 Strongest indictor is high-risk PDR  Other indictors of SVLV include: decreased VA

High Risk PDR

at baseline, CSME, older age (Type II diabetes)


* Davis et al. ETDRS # 18. IVOS 1998; 39: 233-52

PDR Continuum
 Proliferation to regression  New vessels grow and are surrounded by

PDR

fibrovascular tissue that adheres to posterior vitreous
 Contraction of the vitreous can result in

hemorrhage and/or traction RD

PVD lowers risk for progression of vessel growth

14

PDR (NVD)

Case Study CL

Courtesy A. Cavallerano, OD, Boston, MA
http://webvision.med.utah.edu/imageswv/Diabretina.jpeg

Case Studies - Patient CL
 47-year-old female  Type 1 DM x 26 years  LEE - 6 months ago (undilated)  Dilated retinal examination 2 years ago  POHx – “mild retinopathy”  No ocular or visual complaints

Case Studies - Patient CL
VA = 20/20 OD, 20/30 OS Sensorimotor examination intact SLE – early cataract OD; no evidence of NVI

Case CL OD
Mild/mod NPDR What do you see here? PDR<HRC

Let’s look at the fellow eye Case CL OS Pretreatment
Mild/mod NPDR PDR with HRC PRH Early DME

15

Case CL post treatment

Diabetes Mellitus
Clinical Pathologic Process in DR
• Closure of retinal capillaries and arterioles • Cotton-wool spots • Breakdown of the blood/retinal barrier with increased vascular permeability of retinal capillaries • Intraretinal microvascular abnormalities (IRMA) also found adjacent to areas of capillary closure • 70% of NVE occurs in same area as IRMA • Proliferation of new vessels and fibrous tissue • Contraction of vitreous and fibrous proliferation with VH and RD

2

Diabetes Mellitus
Clinical Pathologic Process in DR NVD/NVE Preretinal hemorrhage Vitreous hemorrhage Angiogenic factors Vitreous serves as a reservoir for growth factors including
bFGF – fibroblast growth factors IGF – insulin-like growth factor VEGF – vascular endothelial growth factor
1

CL - Notes
 Points
 No ocular or visual complaints  Last eye exam 6 months ago  Last dilated eye exam 2 years  Little or no obvious NPDR on first glance [but

featureless retina!!!]
 High risk PDR and early DME

Other Diabetic Eye Changes
Diabetic papillopathy Tilted disc


Optic Nerve Disorders in Diabetes
Diabetic papillopathy
  

Juvenile-onset diabetics aged 10-30; but may be older with Type II Ischemic papillopathy; usually bilateral Appears like papilledema; macular edema may accompany

16

Optic Nerve Disorders in Diabetes

  

Diabetic Papillopathy

Diabetic papillopathy
Vision loss is variable and may be transient Recovery is usually spontaneous but may take 6-12 months with residual OA Examples…

Mild, diffuse OHN swelling Disc staining on FA, with 63 W/M 20/40 patchy capillary dropout, & leakage around macula

Diabetic Papillopathy

Diabetic Papillopathy
CWS

Moderate involvement w/ teleangiectatisis 41 F 20/60

teleangiectatic capillaries

Note: no leakage of

Severe disc swelling w/ hemorrhages and teleangietatsis 19 W/M 20/20

More case examples

NPDR (OU) w/ Stable PRP
 54 B/M  IDDM X 20 years; BS range 180-230  BCVA: 20/40- / 20/50- (OU 20/40)  Lens: 2+ - 3+ ns (OU)  Fundus: (-) NV & CSME (unchanged for 41 mo;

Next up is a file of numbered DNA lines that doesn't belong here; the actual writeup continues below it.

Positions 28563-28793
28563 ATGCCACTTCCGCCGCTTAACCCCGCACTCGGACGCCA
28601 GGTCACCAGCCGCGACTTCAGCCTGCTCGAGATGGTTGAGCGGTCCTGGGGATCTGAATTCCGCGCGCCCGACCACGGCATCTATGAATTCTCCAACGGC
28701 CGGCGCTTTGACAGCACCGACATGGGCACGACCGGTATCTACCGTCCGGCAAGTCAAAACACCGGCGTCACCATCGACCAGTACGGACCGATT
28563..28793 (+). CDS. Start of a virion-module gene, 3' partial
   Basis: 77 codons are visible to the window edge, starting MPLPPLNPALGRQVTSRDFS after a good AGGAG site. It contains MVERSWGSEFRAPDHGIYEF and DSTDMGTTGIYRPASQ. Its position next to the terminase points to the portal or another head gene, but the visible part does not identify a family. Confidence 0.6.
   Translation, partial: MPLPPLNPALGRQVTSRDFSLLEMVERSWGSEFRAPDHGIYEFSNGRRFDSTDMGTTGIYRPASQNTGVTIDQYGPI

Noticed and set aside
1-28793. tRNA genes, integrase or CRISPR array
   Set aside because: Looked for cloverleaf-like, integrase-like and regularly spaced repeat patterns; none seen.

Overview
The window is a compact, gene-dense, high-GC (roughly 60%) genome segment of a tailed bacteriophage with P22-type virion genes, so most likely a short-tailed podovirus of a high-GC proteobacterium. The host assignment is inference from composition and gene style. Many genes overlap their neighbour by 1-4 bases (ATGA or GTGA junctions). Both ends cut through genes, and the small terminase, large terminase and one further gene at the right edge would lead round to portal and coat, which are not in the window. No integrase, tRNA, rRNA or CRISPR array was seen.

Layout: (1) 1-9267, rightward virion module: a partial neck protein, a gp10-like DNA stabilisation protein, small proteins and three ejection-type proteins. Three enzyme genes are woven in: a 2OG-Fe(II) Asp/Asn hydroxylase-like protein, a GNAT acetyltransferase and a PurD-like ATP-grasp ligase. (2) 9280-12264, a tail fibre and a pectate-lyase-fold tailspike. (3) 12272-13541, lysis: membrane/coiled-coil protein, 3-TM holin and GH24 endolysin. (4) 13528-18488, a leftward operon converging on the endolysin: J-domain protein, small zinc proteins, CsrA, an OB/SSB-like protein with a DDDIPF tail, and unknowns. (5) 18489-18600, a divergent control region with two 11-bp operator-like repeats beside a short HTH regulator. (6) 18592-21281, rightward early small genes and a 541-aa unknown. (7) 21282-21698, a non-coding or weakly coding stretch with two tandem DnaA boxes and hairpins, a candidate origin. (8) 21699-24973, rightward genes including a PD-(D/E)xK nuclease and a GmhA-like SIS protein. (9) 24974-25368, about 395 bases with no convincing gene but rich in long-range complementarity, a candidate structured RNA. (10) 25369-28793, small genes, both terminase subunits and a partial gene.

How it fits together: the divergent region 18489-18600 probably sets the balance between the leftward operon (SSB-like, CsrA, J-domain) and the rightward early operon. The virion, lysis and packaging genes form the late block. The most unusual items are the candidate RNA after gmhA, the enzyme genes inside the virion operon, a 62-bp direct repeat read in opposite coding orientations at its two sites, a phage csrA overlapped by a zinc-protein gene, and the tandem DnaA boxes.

[04/16/98])

17

NPDR (OU) w/ Stable PRP

NPDR (OU) w/ Stable PRP
04/16/98
(114753)

NPDR (OU) w/ Stable PRP X 2 yrs
09/18/01

NPDR (OU) w/ Stable PRP X 2 yrs.
09/18/01

NPDR (OU) w/ Stable PRP X 3 yrs
09/18/01

NPDR (OU) w/ Stable PRP PLAN…
• Follow

4-6 months.

18

Case Examples in Diabetic Retinopathy

NPDR w/ CSME (OS)
 62 B/M 10/16/01  IDDM X 13 years, BS: 140 [range 130-289]  HTN X 13 years  BCVA 20/20- / 20/400  F/U: moderate – severe NPDR (OS>OD; CSME

NPDR W/ CSME

OS; Old RD [OS]

NPDR (OD) 10/16/01
(1016199)

NPDR (OD)

CWS, IRMA, scattered H’s & E’s

NPDR w/ CSME (OS)

NPDR w/ CSME (OS)

CWS, IRMA, scattered H’s & E’’s, Collaterals on disc, macula elevated [CSME]

19

NPDR w/ CSME (OS)  62 B/M
 A & P:
 NPDR [OU]

NPDR w/ CSME (OS) X 4mo.

 CSME [OS]
 Focal laser OS X 2 d

X 2 mo. (OD)

X 2 mo. (OS)

X 2 mo.

Case examples in Diabetic Retinopathy
PDR (S/P PRP; Mild NPDR)

20

PDR
 44 B/F (first seen 9/25/00)  IDDM X 11 years; BS: 160-190  “Borderline” HT (HCTZ, Monopril)  BCVA: 20/25- / 20/20 1+ lens changes  few H & E (OD,OS); CWS OS;

PDR 09/25/00

1003195

gliosis [aka FPD]  A & P: PDR, retinal consult

PDR

1003195

Progression of NPDR X 19 mo.

Progression of NPDR X 19 mo.

Menifee, W)

Baseline (4/07)

11/07 (X 7 mo; note CWS, more heme [inf, OS])

21

Progression of NPDR X 19 mo.

Progression of NPDR X 19 mo.
No Neovascularization No CSME

9/09 note increased exudates and disappearance of CWS (OS))

NPDR over 9 months (34 BM)

Baseline: 03/09; 20/20 OD, OS throughout

X 3 mo

X 6 mo from original exam

Note CWS X 2 (OD), 1 OS

Note: CWS have disappeared (OD),

intensified OS

22

X 9 mo from original exam

Note CWS, heme and retinal vasc dropout

Mild PDR (S/P PRP 03/01)
 44 B/F 09/04/01  BCVA: 20/25- / 20/20 Fundus  (OD): few H & E, IRMA, PRP 360;

Mild NPDR (44 BF) X 1 yr.
Regressing FPD; VA 20/30 OD, OS
1003195)

regressing NVD
 (OS): few H, regressing NVE, vitreous

traction 360 W/O TRD
 A & P: stabilizing PDR s/p PRP; NOT high

risk PDR (OS); Follow & recheck 4 mo or prn

Mild NPDR X 1 yr
1003195)